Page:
July 24, 2018

From KCRG.com

The Iowa Department of Natural Resources (DNR) and the U.S. Fish and Wildlife Service have ended an illegal scheme that was taking white-tailed deer in Iowa.

An investigation that began in 2017 led to a larger investigation into the illegal use of landowner tenant deer tags in Iowa.

The investigation found out of state poachers in Cedar County were performing illegal activity for at least 16 years.

“Thanks to one single tip from the public which led us to the initial investigation and eventually turned into something much greater, we were able to put a stop to years and years of illegal activity,” said Eric Wright, DNR conservation officer.

The investigation found a Michigan family, with three generations of hunters, were poaching deer on a privately-owned Iowa farm without the hunting permits or tags.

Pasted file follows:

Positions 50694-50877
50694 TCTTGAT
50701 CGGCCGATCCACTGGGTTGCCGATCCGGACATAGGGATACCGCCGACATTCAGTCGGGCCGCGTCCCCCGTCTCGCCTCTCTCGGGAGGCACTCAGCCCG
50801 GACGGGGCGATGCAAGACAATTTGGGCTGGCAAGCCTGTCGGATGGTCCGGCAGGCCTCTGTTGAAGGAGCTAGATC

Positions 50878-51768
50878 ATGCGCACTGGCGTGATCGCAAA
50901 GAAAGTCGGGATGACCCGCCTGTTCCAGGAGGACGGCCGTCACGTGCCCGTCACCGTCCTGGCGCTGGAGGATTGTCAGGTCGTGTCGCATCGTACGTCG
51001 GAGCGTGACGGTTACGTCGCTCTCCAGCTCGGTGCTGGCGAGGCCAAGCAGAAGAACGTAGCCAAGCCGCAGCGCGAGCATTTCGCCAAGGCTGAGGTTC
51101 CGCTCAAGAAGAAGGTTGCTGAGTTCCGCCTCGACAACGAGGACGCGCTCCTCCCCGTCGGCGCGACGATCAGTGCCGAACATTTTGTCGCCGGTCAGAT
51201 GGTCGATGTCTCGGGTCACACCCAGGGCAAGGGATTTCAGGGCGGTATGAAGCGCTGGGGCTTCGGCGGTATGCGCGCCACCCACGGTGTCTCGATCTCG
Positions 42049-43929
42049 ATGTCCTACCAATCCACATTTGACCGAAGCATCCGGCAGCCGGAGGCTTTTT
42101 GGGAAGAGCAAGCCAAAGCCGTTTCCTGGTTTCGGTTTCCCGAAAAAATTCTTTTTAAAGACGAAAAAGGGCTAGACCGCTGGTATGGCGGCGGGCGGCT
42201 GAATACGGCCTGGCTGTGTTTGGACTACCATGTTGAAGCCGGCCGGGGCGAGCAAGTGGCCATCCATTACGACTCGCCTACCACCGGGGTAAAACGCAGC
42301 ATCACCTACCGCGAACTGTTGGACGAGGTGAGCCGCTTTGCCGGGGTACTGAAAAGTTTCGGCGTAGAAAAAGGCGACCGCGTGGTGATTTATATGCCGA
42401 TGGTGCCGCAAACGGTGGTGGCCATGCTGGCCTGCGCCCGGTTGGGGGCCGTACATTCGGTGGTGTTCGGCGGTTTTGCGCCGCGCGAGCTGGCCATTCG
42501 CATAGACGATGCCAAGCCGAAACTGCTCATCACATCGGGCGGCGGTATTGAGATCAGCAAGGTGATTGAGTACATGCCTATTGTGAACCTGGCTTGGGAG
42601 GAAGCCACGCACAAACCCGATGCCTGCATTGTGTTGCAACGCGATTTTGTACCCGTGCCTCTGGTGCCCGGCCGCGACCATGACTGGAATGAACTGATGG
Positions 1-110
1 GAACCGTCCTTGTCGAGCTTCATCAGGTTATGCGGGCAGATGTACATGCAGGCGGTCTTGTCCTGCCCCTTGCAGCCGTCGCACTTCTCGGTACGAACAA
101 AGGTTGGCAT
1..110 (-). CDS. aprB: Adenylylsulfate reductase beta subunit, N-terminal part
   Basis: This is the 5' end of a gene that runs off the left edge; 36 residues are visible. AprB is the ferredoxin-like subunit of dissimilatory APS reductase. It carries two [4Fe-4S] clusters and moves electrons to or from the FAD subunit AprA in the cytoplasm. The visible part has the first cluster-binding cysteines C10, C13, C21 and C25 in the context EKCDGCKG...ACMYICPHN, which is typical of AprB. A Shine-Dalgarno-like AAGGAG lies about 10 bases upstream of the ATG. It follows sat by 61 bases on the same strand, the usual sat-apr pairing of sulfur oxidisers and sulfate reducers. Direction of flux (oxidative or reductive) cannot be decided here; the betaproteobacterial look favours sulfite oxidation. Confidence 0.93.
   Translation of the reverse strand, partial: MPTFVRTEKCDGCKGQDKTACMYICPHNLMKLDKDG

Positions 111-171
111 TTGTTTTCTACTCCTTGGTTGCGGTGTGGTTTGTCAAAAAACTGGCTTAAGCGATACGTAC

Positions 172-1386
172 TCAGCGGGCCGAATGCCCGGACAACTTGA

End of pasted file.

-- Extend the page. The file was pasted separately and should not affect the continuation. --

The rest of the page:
Douglas Leo Hebert, age 49, of Indian River, Michigan, his 51-year-old brother, Jeffrey Leo Hebert of Bay City, Michigan, and their 73-year-old father, Leo Frederick Hebert of Bay City, Michigan, illegally hunted through 16 seasons.

While hunting, the landowner from Iowa gave them tags for any deer that were harvested, in exchange for the ability to fish in Michigan.

Wright and U.S. Fish and Wildlife Service special agents from Iowa and Michigan found 19 white-tailed deer that were taken illegally, 17 of which were bucks.

The investigation found the Michigan family never purchased or applied for the non-resident hunting privileges in the state of Iowa.

The Michigan-based Hebert family agreed to pay more than $51,000 in fines and forfeit 17 deer mounts, as well as the two compound bows and a crossbow which were used to take the deer in a plea agreement with the Cedar County Attorney’s Office.

The family’s hunting privileges were also suspended for at least three years in Iowa.

Iowa is also a member of the Interstate Wildlife Violator Compact, which impacts their access to hunting across 46 other states.

The hunting suspension can be held in any of the other member states at the discretion of the authorities in those states.

The Iowans who helped the Michigan poachers were cooperative during the investigation and agreed to pay fines totaling $780.

Per plea agreement, the juveniles were not given any charges.


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